When I was invited by London City Airport to take part in its #NoFilter project, I jumped at the chance, because I’m a big fan of taking photographs and resisting the urge to tamper with them. Instagram certainly has the ability to enhance your photos, but a lot of people are falling into the trap of taking photo editing a step too far and portraying images that are nothing like the real deal.
The aim of this project is to show cities throughout Europe in their natural beauty and to provide an honest and transparent glimpse of what it’s really like to visit.
The first city to be featured is Spain’s capital, Madrid, and the entries will be judged by an ex-resident Jade Conroy, from MSN Travel UK.
My #NoFilter Madrid Images
I was only in Madrid for a few hours either side of a volunteer placement, so I slipped on my running gear, grabbed my old compact camera and a map and set off on a whirlwind tour. My aim was not to capture magnificent, high-quality images but to take a snapshot of life in Madrid.
What struck me most about Madrid was its residents. There are restaurants and cafes with outdoor seating down every street, which encourages people to socialise. There’s a general air of contentment that rubs off on you the more time you spend there.
My favourite image from my trip is of a jovial older couple sitting on fold out chairs in the middle of a public walkway while the man plays his accordion. I love that the man is completely lost in his music while the woman appears to be lost in him.
With good Spanish music comes great dancing, and I was lucky enough to catch a Flamenco performance. The passion of the Spanish people for music really shone through during my entire stay.
As the sun set, the streets were still bustling with people and an area of the Puerta del Sol between the fountain and a statue of a bear and a Madroño tree is the meeting spot of choice for residents and tourists alike.
While I was in Madrid, there were also protests over teachers’ salaries. It was really interesting to witness a community combining forces and fighting for a cause they believed in, without resorting to violence.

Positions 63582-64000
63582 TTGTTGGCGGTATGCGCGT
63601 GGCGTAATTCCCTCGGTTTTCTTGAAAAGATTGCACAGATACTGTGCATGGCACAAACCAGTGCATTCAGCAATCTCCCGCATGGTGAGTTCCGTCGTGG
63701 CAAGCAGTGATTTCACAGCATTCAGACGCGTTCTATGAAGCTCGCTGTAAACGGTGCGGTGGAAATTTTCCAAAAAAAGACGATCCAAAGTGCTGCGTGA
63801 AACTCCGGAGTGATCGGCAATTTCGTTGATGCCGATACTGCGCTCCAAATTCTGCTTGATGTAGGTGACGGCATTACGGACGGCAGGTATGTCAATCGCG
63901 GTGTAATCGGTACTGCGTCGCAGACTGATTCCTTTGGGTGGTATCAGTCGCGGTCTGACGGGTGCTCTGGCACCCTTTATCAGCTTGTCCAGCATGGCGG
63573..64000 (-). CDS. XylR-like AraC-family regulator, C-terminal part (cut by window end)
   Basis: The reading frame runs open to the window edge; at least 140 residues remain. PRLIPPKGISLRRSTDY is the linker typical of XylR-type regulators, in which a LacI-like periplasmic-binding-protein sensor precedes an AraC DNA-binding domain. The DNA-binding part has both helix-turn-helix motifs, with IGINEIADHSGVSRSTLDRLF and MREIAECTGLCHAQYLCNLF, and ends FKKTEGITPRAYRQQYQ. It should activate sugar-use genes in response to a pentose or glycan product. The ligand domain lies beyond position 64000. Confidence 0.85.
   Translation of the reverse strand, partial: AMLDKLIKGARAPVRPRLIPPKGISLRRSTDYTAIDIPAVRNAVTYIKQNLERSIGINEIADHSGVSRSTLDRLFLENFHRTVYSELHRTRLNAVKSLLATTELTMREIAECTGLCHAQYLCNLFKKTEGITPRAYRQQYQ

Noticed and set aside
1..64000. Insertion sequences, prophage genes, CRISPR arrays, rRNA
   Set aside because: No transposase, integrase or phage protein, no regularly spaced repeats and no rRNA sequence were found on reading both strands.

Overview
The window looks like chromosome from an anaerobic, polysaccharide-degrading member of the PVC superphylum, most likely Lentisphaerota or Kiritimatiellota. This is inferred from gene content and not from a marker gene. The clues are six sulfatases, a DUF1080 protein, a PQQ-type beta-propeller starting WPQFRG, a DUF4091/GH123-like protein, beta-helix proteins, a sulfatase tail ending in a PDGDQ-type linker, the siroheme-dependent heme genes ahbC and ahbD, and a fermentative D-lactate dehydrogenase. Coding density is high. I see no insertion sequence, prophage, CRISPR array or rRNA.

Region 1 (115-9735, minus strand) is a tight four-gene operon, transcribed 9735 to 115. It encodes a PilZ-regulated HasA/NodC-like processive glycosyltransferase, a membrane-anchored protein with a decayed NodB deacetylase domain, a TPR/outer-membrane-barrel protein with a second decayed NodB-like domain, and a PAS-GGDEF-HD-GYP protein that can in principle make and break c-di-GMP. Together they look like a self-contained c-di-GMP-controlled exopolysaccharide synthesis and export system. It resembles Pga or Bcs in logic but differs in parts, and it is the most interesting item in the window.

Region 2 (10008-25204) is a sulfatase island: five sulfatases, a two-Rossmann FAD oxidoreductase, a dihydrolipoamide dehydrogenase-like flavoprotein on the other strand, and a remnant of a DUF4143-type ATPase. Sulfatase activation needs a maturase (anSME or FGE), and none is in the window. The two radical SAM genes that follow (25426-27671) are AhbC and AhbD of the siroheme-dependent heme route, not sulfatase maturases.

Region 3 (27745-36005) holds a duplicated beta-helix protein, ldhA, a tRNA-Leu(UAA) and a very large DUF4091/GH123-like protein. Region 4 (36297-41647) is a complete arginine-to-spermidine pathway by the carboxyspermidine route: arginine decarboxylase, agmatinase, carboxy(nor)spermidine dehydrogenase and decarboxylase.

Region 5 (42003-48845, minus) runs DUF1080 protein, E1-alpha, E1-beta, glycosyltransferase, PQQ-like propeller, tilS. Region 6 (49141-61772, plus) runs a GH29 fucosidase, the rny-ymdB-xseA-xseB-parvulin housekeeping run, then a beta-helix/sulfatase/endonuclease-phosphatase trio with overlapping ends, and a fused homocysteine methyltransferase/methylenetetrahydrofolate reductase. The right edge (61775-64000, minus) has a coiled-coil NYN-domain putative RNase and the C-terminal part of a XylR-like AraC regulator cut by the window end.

#NoFilter Photography Tips
♦ Learn how to use the settings on your camera. It may sound obvious, but many of us rely heavily on the automatic setting. Taking the time to familiarise yourself with changes in aperture, ISO and shutter speed will reduce the time spent altering images later.
♦ Do some research on the place you’re about to visit. If you Google image the top spots you might get some inspiration for a great angle or unusual perspective. You can also consider factors such as where the sun will be at certain times of the day and plan your sightseeing around that. Don’t avoid bad weather; it creates atmosphere.
♦ Be versatile. Don’t just take photos of the obvious. Turn away from the main view and see what’s going on behind you. Zoom in on details you might have missed. Try shooting from a different angle. Take photos in both portrait and landscape.
♦ Reduce camera shake by using a monopod or supporting your arms. Having a higher shutter speed than the equivalent focal length of the lens will also help to reduce camera shake.
♦ Switch lenses. Wide-angle lenses include more in the picture, while telephoto lenses are for specific details. To emphasise something close but still include the background, a wide-angle lens is best. Very extreme wide-angle lenses (fisheye lenses) create a curved effect. Telephoto lenses should be used when you can’t get close to a subject. They compress things and make them seem closer together.
♦ Use the ‘rule of thirds’. Create more interesting compositions by imagining a nine-segment grid. Important elements should be on those lines and not in the middle. A horizon should not be in the centre, for example. The exception is when you are purposefully trying to create symmetry in a shot.
♦ Have something or someone in the foreground to create a sense of depth or magnitude, look for leading lines that lead the viewer to an object of interest, search for interesting patterns/bright colours and make them the subject of the photo or photograph reflections for a more unique image.
♦ Keep your camera round your neck to snap candid images of people; these shots are more natural.
Madrid’s Most Photogenic Spots
Plaza Major – elegant architecture with outdoor chairs around the perimeter.
Parque del Buen Retiro – beautiful gardens with poplar trees, mazes, lakes, fountains, monuments and palaces.
Palacio Real – the official residence of the Spanish Royal family and a spectacular building.
Puerta del Sol – capture the hussle and bussle of everyday life and check out the famous bear statue.
Campo del Moro – great for a different perspective of the Royal Palace and a peaceful place to rest.
It’s just as fun to simply wander the streets, getting lost for a few hours and admiring the architecture. Madrid is a city that offers ample opportunities to take interesting and beautiful photos.